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News and insight for North America's fresh produce buyers
Carl Collen

BY CARL COLLEN

Fighting hunger by cutting waste

The Collaborative for Fresh Produce looks to create outlets for imperfect and surplus Produce

Fighting hunger by cutting waste

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The Collaborative for Fresh Produce has been launched, a new non-profit organisation that is partnering with commercial farmers and food banks to fight hunger by fighting food waste.


According to the organisation, one in eight people struggles with hunger in the US, and yet 20bn pounds of edible produce is left in the fields to rot or waste each year.

“The good news is that we grow plenty of food in America,” said Simon Powell, president and CEO of the Collaborative for Fresh Produce. “We recognised the travesty in this situation and created a sustainable model to gather and distribute edible produce, that otherwise would have been discarded, and put it into the hands of those struggling with hunger."


The Collaborative for Fresh Produce uses state-of-the-art technology and optimises supply-chain logistics to offer growers, shippers and wholesalers an outlet to address large-scale quantities of surplus produce and to provide a low-cost option to food banks as they source fresh produce for their communities, funding its operations through a 1 cent per-pound processing fee paid by food banks.


“Our industry has an ongoing need to address imperfect and surplus produce as part of its business strategy,” said Dante Galeazzi, president of the Texas International Produce Association and board member of the Collaborative. “Offering this produce to the Collaborative is an ideal outlet to address this issue. Disposal, or dumping, costs can be eliminated and farmers can help fight hunger in the process. It’s a win/win for everyone.”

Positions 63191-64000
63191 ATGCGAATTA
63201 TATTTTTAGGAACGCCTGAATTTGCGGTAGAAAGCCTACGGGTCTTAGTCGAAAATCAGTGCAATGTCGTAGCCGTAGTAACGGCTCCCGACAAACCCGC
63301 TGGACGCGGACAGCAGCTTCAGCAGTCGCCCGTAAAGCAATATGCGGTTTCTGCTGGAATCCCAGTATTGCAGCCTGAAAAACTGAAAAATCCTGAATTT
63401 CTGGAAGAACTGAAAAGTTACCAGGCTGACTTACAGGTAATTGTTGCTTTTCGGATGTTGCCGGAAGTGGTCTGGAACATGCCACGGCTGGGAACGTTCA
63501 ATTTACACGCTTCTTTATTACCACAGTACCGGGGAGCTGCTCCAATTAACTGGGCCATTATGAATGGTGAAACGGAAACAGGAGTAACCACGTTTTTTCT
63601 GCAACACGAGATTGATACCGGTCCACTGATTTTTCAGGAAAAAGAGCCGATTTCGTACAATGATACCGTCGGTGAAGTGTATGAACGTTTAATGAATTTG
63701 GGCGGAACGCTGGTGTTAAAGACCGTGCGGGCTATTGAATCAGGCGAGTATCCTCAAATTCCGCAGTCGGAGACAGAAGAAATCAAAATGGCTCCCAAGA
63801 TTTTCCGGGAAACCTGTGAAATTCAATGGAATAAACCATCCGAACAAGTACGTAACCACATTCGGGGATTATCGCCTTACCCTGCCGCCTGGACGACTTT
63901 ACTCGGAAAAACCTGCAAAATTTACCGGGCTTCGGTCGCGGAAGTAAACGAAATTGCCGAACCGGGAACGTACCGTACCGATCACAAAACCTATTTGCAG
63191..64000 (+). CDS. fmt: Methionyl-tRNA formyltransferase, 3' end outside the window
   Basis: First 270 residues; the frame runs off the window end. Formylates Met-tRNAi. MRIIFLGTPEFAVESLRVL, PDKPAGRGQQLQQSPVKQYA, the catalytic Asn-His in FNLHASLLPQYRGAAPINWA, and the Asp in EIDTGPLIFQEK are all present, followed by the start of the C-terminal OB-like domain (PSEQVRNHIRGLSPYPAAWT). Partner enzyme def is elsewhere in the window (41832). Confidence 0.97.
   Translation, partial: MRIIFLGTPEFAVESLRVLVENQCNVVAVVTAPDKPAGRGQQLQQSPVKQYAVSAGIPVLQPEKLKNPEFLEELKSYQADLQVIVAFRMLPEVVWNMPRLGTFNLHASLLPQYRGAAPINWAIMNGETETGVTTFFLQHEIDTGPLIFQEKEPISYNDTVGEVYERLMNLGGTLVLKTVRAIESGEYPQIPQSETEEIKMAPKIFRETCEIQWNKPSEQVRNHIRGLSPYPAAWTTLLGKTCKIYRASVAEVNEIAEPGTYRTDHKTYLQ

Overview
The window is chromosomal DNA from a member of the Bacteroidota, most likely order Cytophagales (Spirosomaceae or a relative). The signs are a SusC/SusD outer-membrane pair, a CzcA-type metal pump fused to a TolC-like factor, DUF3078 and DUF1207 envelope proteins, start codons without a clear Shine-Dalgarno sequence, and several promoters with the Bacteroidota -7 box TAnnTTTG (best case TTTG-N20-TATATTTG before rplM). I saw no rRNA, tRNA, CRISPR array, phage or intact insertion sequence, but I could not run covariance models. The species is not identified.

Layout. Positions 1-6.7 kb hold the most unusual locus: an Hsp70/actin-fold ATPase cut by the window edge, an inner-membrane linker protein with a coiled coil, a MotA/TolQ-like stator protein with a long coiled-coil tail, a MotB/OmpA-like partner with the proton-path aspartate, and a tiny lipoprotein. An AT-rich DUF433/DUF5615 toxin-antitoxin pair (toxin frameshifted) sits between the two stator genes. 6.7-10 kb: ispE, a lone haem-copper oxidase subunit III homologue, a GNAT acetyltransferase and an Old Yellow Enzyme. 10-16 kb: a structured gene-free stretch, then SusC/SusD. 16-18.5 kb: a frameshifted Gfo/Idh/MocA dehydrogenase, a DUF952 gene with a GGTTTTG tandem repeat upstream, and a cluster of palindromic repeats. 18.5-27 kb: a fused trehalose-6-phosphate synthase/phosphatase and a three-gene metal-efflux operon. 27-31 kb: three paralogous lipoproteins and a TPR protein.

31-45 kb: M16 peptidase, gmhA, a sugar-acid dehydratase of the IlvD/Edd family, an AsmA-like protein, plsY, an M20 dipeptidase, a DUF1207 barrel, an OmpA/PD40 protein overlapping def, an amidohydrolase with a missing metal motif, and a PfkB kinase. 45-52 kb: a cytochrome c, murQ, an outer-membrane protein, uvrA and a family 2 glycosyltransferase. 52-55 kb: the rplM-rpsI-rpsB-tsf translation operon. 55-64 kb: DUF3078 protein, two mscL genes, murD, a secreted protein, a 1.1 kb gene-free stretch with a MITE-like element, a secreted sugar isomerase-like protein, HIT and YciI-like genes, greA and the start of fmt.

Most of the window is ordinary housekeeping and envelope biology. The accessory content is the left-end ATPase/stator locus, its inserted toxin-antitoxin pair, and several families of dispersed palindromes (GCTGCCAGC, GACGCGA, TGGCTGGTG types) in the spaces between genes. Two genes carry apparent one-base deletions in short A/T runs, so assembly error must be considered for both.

In fiscal year 2019, the Collaborative for Fresh Produce anticipates distributing approximately 60m pounds of fresh produce donated by more than 65 growers and shippers from across the country, mainly located in California and Texas. 

This produce will then be accessed by more than 25 food banks in a six-state region: Arkansas, Colorado, Louisiana, Oklahoma, Tennessee and Texas. These food banks supply hundreds of non-profit agencies and pantries serving thousands of people struggling with hunger in their communities.

The goal of the Collaborative for Fresh Produce is to distribute more than 150m pounds of fresh produce annually to the majority of our nation’s 200 food banks.

“The Collaborative for Fresh Produce is poised to make a radical change in our nation’s hunger-relief system,” added Dan’I Mackey Almy, president of DMA Solutions and board member of the Collaborative. “Solving hunger with better access to fresh produce will take far more than the occasional donation from a well-meaning donor. It’s going to take our entire agriculture community systematically changing the way it addresses imperfect and surplus produce.”

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